AUTHOR’S BIO

Lisa Unger is the New York Times and internationally bestselling author of fourteen novels, including Darkness, My Old Friend, Fragile, Die For You, Black Out, Sliver of Truth, Beautiful Lies, also her latest thriller Ink and Bone.

Her books are published in twenty-six languages worldwide, have sold millions of copies and have been named “Best of the Year” or top picks by the Today show, Good Morning America, Walmart Book Club, Target, Harper’s Bazaar, Family Circle, Good Housekeeping, Publishers Weekly, Washington Life, New York Daily News, Entertainment Weekly, Sun Sentinel, Milwaukee Journal-Sentinel, Suspense Magazine, Amazon and Independent Booksellers.

She has been a finalist in or winner of numerous literary awards including the Goodreads Choice Awards for Best Book, International Thriller Writers Award for Best Novel, Silver Falchion Award for Best Book, Florida Book Award, France’s Prix Polar International Best Book and Bookspan’s International Book of the Month. Her essays have appeared in the New York Times, Wall Street Journal, NPR and Travel+Leisure Magazine.

Lisa Unger currently lives in Tampa Bay, Florida with her husband, daughter and labradoodle.

KIRKUS REVIEW

A girl with the gift of seeing the spirit world tries to harness her ability while working with a private detective who isn’t a believer.

The Hollows is a world unto itself, as different from the rest of New York as the name implies. Everyone in The Hollows appears to be there for a definite reason. For Finley Montgomery, that reason is her grandmother Eloise. Finley relies on Eloise to help her cope with the world around her—more specifically, the spirits each of them sees. Eloise has taught Finley how to stay in the present and cope with her double-edged gift. Manhattanite mother Merri Gleason drives to The Hollows wishing she had some kind of connection to the spirit world. Ever since her young daughter was kidnapped on a family vacation to The Hollows, Merri’s been obsessed with figuring out whether she’s still alive. Merri’s made an appointment with private detective Jones Cooper, but he’s not optimistic. His only hope is that Eloise, his sometime collaborator, will have some inkling about what’s going on. But it turns out that Finley’s the one tuned in to the case. The story of the haphazard collaboration is interspersed with chapters of a young girl’s struggle with people who seem like kidnappers. Is this the child everyone’s looking for?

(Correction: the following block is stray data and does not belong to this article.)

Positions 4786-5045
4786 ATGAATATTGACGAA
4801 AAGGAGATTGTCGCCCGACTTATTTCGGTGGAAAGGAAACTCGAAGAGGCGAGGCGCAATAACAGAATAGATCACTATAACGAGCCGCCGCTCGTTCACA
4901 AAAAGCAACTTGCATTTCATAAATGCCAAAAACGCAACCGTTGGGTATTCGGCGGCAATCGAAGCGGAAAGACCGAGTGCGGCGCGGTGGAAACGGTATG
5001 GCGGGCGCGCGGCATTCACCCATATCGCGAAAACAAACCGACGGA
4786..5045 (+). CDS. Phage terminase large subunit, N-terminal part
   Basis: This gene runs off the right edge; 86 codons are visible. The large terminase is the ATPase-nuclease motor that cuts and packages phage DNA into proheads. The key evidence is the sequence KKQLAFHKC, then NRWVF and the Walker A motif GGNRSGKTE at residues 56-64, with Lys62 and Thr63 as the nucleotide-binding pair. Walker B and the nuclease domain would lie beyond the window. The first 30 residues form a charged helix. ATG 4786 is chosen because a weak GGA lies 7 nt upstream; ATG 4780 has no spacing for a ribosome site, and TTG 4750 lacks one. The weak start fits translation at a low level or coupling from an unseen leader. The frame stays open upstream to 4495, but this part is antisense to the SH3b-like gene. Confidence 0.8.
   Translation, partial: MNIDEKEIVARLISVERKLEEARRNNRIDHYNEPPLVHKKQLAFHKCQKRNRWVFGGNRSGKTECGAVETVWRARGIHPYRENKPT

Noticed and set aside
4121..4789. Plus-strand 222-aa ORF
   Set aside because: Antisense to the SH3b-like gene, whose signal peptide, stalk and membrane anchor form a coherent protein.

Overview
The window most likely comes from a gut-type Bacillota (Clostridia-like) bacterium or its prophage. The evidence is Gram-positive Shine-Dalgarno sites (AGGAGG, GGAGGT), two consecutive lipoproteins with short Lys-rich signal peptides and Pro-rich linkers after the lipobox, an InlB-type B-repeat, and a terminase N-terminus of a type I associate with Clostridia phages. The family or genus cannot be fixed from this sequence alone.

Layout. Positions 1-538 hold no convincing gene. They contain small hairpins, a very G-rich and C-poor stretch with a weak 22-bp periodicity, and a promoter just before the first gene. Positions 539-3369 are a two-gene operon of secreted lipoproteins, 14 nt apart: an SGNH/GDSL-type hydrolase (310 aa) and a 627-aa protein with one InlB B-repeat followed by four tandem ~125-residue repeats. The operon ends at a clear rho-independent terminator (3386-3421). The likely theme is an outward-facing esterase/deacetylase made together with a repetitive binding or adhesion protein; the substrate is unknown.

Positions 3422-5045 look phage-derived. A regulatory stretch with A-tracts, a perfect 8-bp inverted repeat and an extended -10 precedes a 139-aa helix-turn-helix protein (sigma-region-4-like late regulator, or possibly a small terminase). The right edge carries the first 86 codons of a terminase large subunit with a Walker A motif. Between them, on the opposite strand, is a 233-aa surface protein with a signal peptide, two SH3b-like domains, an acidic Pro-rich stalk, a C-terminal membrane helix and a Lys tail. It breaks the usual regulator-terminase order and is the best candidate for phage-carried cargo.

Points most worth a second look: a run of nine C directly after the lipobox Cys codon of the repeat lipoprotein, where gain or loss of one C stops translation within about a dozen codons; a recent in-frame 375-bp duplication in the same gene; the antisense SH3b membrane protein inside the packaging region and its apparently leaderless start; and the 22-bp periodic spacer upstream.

Unger’s beloved characters (Crazy Love You, 2015, etc.) continue a deftly balanced story that’s supernatural without a creepy aftertaste.

THE AUDIOBOOK

The audio book is well read by Molly Pope, it is 11 hrs and 49 mins long.

Watch an ABC YouTube interview About Writing Ink and Bone YouTube.










AUTHOR’S BIO
Laurie was born in Oakland, California, earned a degree in comparative religion from the University of California, Santa Cruz in 1977 and a masters in theology from the Graduate Theological Union in 1984, where her thesis was on “Feminine Aspects of Yahweh”. She later received an honorary doctorate from the Church Divinity School of the Pacific.

Among King’s books are the Mary Russell series of historical mysteries, featuring Sherlock Holmes as her mentor and later partner, and a series featuring Kate Martinelli, a fictional lesbian police officer in San Francisco, California. Using the pseudonym “Leigh Richards”, she has published a futuristic novel, Califia’s Daughters (2004).

King’s first book, A Grave Talent (1993), received the 1994 Edgar Award for Best First Novel and a 1995 John Creasey Memorial Award. This was followed by the 1996 Nero Award, for A Monstrous Regiment of Women, the 2002 Macavity Award for Best Novel, for Folly, and the 2007 Lambda Award for Best Lesbian Mystery, for The Art of Detection. She has also been nominated for an Agatha, two Anthonys, a Barry, two additional Edgars, another Macavity, an Orange Prize, and four RT Reviewers’ Choice Awards.

She lives in Watsonville, California, in the hills above Monterey Bay, southeast of Santa Cruz, California. From 1977 until his death in early 2009, she was married to the historian Noel Quinton King. They are the parents of two children, Zoe and Nathan.

KIRKUS REVIEW

King forswears the foreign intrigue that’s increasingly dominated her Sherlock-ian pastiches (Dreaming Spies, 2015, etc.) to return to the great man’s roots, which are surprisingly intertwined with those of his longtime landlady.